4. Corticosteroid-binding globulin (CBG): About 90% of the circulating cortisol is protein-bound and currently available assays measure the total cortisol (free and protein-bound); therefore, conditions resulting in elevated levels of CBG (pregnancy, estrogen-pill, etc.), or reduced levels of CBG (nephrotic syndrome, malnutrition, etc.) may lead to spurious results on DSTs. In these scenarios, late-night salivary cortisol, or UFC are the preferred tests. Patients receiving estrogen therapy should stop treatment at least for six-weeks before DST.
5. Dexamethasone bioavailability: Malabsorption, altered metabolism, or non-compliance with taking the medication can result in variable bioavailability of dexamethasone confounding the results. Dexamethasone gets metabolized in the liver via CYP3A4. Thus, CYP3A4 inducers (phenytoin, carbamazepine, etc.), or CYP3A4 inhibitors (itraconazole, fluoxetine, ritonavir) may result in decreased or increased clearance of the dexamethasone, risking false positive or negative results, respectively. This error can be overcome by measuring serum dexamethasone levels at the same time as serum cortisol levels. Most laboratories that conduct this test, provide reference ranges based on dexamethasone dose and interval of blood drawn.
6. Improper urine collection: For UFC, an inadequately collected urine sample leads to diagnostic errors. For this reason, the urine sample should include testing for 24-hour urinary creatinine excretion, in addition to cortisol. In adults less than 50 years old, 24-hour urinary creatinine excretion is approximately 15-20 mg/kg/day in women and 20 to 25 mg/kg/day in men. In people older than 50 years of age, there is a progressive decline in muscle mass, hence, creatinine excretion can be as low as 10 mg/kg/day.
In either of the LDDST (overnight, or two-day), serum cortisol level of 1.8 mcg/dl (50 nmol/L) is the recommended cut-off value that increases the diagnostic sensitivity of the test to approximately 95%. However, at this cut-off value, the specificity of the two-day test is better compared to that of the overnight test (97 to 100% versus 86%). A recent meta-analysis showed that for the 1 mg overnight test, abnormal and normal results possessed a positive and negative likelihood ratio (LR) of 11.6 and 0.09, respectively. On the other hand, for the two-day 2 mg test, abnormal and normal results had a positive and negative LR of 7.3 and 0.8, respectively. Serum cortisol level under 1.8 mcg/dl suggests adequate HPA axis suppression by dexamethasone and excludes CS. Levels over 1.8 mcg/dl should be verified with a second test (24-hour urinary free cortisol, or late-night salivary cortisol), before establishing a confirmed diagnosis of CS.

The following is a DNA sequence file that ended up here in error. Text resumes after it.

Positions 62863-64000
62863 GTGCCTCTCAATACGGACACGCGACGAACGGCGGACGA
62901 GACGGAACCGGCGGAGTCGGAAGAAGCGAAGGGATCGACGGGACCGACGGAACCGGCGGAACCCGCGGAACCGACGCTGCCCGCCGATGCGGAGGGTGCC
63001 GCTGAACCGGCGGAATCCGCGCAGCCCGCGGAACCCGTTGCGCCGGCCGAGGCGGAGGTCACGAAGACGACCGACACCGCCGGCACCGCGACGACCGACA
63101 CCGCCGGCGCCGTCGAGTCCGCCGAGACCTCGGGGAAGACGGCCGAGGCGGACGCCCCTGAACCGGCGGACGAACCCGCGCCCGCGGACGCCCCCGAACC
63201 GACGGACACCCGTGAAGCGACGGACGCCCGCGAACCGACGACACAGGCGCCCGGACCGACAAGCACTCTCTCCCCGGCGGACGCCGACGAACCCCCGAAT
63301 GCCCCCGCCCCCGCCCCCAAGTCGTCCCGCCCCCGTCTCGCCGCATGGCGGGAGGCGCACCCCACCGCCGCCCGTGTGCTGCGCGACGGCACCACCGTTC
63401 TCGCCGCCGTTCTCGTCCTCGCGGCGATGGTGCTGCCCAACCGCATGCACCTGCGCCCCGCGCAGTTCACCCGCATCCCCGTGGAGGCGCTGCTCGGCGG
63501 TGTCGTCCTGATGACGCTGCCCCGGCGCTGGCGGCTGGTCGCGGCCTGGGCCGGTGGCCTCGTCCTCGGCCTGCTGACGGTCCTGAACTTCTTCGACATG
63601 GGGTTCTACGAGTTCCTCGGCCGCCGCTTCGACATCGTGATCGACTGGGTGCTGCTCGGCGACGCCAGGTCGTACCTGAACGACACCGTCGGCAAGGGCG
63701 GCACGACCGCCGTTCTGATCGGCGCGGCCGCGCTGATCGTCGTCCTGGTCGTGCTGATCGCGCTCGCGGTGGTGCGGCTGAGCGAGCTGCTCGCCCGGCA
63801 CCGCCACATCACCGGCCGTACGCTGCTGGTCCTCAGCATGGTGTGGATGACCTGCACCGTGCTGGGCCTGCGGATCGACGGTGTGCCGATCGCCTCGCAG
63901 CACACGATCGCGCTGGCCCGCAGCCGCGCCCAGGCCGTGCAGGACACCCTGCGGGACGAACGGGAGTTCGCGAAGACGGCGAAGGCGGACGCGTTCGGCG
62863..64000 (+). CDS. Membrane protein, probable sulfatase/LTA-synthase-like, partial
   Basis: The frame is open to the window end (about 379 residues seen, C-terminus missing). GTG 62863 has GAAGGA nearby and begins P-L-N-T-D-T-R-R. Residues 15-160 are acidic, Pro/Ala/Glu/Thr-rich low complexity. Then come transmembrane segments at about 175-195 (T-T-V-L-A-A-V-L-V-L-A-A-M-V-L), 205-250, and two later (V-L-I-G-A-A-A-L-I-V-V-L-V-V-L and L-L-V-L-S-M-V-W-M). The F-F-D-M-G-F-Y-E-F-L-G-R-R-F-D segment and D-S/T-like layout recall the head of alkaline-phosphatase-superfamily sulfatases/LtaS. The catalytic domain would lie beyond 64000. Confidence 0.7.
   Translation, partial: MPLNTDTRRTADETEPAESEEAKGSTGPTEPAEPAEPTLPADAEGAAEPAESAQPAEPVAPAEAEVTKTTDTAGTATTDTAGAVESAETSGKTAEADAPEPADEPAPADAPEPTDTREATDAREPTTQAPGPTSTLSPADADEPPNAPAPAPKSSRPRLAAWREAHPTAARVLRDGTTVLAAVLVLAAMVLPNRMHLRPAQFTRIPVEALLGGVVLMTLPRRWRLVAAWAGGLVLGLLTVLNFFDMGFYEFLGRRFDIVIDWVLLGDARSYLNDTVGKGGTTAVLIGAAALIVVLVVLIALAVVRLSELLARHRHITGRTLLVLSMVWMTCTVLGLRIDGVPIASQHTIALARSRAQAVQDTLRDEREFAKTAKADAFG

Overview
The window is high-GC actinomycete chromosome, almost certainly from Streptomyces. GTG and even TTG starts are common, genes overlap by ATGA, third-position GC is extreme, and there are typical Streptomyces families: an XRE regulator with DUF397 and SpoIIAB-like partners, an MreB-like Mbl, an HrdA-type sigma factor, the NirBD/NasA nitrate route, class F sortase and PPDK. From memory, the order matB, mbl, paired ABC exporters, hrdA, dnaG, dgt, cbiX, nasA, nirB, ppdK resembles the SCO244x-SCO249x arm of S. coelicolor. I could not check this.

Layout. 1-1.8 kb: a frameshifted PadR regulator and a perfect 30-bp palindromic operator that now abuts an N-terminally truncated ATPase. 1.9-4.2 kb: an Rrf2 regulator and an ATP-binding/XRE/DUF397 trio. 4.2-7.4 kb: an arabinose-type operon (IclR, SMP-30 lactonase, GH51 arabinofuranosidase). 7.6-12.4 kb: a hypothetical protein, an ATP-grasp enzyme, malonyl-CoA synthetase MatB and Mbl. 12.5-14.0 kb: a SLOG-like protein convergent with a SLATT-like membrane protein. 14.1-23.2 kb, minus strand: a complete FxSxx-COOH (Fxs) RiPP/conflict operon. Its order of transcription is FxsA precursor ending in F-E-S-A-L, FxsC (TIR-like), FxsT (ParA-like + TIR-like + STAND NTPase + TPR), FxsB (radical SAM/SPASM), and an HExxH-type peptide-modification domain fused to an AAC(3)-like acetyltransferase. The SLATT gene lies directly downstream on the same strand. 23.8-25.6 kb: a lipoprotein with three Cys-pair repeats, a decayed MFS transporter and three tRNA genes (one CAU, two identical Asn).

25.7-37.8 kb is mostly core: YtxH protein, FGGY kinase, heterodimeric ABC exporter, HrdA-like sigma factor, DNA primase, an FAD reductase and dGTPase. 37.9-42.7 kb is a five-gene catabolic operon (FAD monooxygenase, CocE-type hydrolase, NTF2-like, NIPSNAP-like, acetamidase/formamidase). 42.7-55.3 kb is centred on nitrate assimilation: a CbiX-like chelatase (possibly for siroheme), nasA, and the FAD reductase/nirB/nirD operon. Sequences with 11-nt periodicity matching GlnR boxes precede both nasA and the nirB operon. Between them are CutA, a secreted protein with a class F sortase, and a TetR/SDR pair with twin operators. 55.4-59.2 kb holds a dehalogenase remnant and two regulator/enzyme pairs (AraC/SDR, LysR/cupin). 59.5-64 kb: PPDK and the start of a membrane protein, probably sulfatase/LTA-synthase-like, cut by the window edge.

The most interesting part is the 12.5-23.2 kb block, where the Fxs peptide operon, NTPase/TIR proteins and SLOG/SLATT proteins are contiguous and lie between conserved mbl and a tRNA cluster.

Reduction in UFC, or serum cortisol greater than 50% in the overnight, or two-day HDDST makes Cushing disease (CD) the likely source of ACTH-dependent Cushing syndrome. At a cut-off value of 50% suppression, HDDST provides a sensitivity and specificity of 60 to 100%. Increasing the cut-off to above 90% cortisol suppression increases the specificity of diagnosing Cushing disease to almost 100%, albeit at a much-reduced sensitivity. Because of this limitation, HDDST is not the recommendation, unless, both the pituitary MRI and bilateral inferior petrosal venous sampling are negative or logistically challenging. Even in this scenario, HDDST is performed in conjunction with a CRH stimulation test, to enhance diagnostic accuracy.
3. Intravenous DST
The diagnosis of Cushing syndrome is made if the day-2 serum cortisol level is above 20% of baseline [or greater than 4.7 mcg/dl (130 nmol/L)] with sensitivity 100% and specificity 96%. Additionally, in Cushing disease as opposed to other etiologies of Cushing syndrome, the day-1 (i.e., the end of infusion) serum cortisol level shows greater than 70% suppression from the baseline, followed by rebound hypercortisolism in 24 hours.
4. Dexamethasone - CRH
Serum cortisol levels over 1.4 mcg/dl (39 nmol/L) at 15 minutes suggest CD with a 90 to 100% sensitivity and 50 to 100% specificity. Raising the cut-off value to over 3.8 mcg/dl (87 nmol/L) increases the specificity to 100%, at the cost of slightly reduced sensitivity (94%). The cumbersomeness of this test limits its extensive application in the ambulatory setting.
Iatrogenic hypercortisolism is the most common cause of Cushing syndrome; and it should be recognized before these individuals are subject to further diagnostic workup; instead, the focus should be on titrating down (or discontinuing, if feasible) the prescribed steroid dosages. It is crucial that the dexamethasone suppression test is performed and interpreted in the light of pretest probability that should be based on a thorough history and physical examination. Additionally, clinicians should be mindful of all the tests' diagnostic accuracy, limitations, and interfering factors. In subjects with high clinical suspicion of Cushing syndrome but equivocal or negative test results, repeat testing should take place in 3 to 6 months, as untreated hypercortisolemia has detrimental consequences.
Primary care providers initially evaluate the patients with suspected Cushing syndrome and they refer to an endocrinologist for further work-up. Clear communication and care coordination between physician, patient, and nurse are of paramount importance as the correct implementation of DST and sample collection can have a dramatic impact of these factors on subsequent results.